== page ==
Update: This story has been edited to reflect the start and end time of bridge reconstruction and the cost.
When Jackson Clark’s flip flop fell in the water near Sunset Grille on March 25, he jumped in after it. Unfortunately, the 10-year-old underestimated the force of the current next to the 7 Mile Bridge. He was swept away, along with his father Doug Clark, who dove in after him.
“We were alerted to the problem by a man that came running along the sidewalk under the 7 Mile Bridge,” said Landy Rodriguez Perez, who works for a subcontractor on the restoration of the Old Seven MIle Bridge.
“He was yelling that a little kid was drowning,” said Ricky Locklear, another of the heroes.
Doug had managed to get his son up onto one of the bridge pilings. Though the little boy was safe, aside from some scrapes and scratches from the rough concrete, Doug was unable to boost himself to safety and was losing his grip.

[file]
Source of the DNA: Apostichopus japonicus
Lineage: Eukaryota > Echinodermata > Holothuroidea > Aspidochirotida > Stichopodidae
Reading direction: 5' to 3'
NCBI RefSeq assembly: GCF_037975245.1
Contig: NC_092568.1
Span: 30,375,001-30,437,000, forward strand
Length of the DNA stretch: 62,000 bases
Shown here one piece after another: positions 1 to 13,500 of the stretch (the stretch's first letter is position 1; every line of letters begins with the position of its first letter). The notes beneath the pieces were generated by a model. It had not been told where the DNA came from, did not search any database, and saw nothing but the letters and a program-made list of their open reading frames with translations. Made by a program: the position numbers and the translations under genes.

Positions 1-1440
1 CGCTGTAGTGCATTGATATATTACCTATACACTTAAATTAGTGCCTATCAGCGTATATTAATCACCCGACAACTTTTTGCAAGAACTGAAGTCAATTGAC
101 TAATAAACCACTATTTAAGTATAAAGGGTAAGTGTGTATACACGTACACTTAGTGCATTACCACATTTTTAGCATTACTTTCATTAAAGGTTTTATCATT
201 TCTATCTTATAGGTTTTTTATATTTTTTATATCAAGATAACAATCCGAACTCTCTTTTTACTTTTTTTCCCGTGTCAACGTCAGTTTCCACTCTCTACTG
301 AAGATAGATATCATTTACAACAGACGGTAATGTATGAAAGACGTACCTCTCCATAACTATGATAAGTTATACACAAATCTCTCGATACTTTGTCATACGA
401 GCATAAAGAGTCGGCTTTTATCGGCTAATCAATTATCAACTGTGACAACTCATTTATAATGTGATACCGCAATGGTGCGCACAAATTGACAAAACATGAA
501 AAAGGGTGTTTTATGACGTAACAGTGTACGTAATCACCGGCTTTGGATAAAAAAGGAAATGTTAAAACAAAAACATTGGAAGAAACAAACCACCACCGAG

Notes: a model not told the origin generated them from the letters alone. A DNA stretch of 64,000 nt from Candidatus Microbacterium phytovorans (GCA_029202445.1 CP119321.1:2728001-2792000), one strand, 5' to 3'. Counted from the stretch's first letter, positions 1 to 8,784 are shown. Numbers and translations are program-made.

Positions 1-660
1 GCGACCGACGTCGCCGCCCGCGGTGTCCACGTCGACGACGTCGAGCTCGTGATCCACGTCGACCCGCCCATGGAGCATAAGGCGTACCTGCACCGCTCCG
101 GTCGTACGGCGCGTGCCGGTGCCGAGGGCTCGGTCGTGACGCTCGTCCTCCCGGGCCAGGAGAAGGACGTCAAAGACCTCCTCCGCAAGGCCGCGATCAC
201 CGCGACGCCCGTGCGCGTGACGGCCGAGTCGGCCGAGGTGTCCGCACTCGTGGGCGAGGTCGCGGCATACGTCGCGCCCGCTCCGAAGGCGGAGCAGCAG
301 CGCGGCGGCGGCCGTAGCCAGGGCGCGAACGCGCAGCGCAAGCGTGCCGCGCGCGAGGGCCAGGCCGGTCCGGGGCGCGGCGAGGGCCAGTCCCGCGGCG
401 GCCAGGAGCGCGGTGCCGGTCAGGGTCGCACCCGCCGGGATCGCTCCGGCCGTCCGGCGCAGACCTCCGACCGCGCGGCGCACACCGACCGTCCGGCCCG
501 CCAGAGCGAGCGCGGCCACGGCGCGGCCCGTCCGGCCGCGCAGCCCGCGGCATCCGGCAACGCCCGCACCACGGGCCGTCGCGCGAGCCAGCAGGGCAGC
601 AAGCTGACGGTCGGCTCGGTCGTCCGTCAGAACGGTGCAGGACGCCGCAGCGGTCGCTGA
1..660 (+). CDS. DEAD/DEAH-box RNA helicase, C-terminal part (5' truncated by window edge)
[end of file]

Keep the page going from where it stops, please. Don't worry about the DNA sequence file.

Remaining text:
Landy got to the ring buoy first, and threw it. Doug passed it to his son, Jackson, and together Landy, Locklear, his brother Josh Locklear and Willy Arrazola pulled the father and son to safety.
“I just want to say thank you. Mom has to say thank you. Can I hug you?” Erin Clark was visibly upset hours later when she was able to thank two of the rescuers in person. “We learned an important lesson today about the current.”
“Yes, we have a new respect for the water,” said Doug.
The Clark family visits the Keys every year at this time (though they missed 2020 due to the pandemic). Besides Jackson, the family has three other children — Aubrey, 13, Shawn, 11 and Adaline, 5.
“This is why we love the Keys and why we keep coming back,” Erin said, “the people are so incredible.”
“If the life ring didn’t work, we would have thrown ourselves into the water. A little boy’s life was at stake,” said Rodriguez Perez, a Marathon native. “It is what anybody would do.”
Erin said that as soon as her son and husband were safe and she had time to collect herself, she called her pastor. Then she set out to find the men who had saved her family so as to thank them in person.
The four men are employed by one of the subcontractors, Cekra Inc., working to restore the Old 7 Mile Bridge. The bridge is expected to be complete, and open to foot traffic, by March of 2022. The $41 million project began in 2017.